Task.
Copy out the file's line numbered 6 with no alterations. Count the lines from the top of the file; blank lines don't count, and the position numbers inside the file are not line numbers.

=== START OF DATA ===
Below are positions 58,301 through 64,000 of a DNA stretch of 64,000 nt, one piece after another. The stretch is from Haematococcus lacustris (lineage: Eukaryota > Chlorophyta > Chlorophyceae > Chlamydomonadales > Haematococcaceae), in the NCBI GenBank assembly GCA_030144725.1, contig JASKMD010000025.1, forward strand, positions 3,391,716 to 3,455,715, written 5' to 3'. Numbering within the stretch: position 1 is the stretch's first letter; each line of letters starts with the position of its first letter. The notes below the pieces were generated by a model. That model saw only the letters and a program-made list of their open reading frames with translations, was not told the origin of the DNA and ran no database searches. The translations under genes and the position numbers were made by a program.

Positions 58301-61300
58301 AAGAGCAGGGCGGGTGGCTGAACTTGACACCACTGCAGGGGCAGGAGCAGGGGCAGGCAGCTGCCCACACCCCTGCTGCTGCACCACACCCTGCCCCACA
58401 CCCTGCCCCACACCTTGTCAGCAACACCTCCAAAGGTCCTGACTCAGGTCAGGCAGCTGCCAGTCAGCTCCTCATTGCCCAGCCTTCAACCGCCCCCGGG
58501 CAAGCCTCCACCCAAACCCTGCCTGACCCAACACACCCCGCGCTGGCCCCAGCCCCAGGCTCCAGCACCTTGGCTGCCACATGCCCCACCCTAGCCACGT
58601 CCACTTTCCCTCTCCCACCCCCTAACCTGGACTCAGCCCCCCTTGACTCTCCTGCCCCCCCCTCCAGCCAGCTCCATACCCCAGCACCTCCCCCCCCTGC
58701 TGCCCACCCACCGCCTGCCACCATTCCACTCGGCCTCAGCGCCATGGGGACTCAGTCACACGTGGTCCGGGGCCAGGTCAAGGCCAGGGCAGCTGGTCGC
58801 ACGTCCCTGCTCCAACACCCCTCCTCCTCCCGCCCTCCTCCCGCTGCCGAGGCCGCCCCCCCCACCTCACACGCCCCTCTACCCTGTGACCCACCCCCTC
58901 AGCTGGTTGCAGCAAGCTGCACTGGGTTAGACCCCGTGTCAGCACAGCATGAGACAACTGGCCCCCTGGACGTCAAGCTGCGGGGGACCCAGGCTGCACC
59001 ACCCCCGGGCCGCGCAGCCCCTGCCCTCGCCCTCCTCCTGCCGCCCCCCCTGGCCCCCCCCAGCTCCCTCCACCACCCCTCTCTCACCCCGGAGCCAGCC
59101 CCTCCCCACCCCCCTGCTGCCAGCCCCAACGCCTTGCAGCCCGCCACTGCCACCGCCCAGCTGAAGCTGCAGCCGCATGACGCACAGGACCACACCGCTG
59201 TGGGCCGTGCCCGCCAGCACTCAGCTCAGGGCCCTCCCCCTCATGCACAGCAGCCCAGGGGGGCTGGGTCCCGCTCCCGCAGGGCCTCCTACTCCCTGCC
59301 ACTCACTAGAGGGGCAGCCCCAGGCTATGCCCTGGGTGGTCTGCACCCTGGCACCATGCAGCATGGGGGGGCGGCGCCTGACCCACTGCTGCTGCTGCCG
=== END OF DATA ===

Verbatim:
58601 CCACTTTCCCTCTCCCACCCCCTAACCTGGACTCAGCCCCCCTTGACTCTCCTGCCCCCCCCTCCAGCCAGCTCCATACCCCAGCACCTCCCCCCCCTGC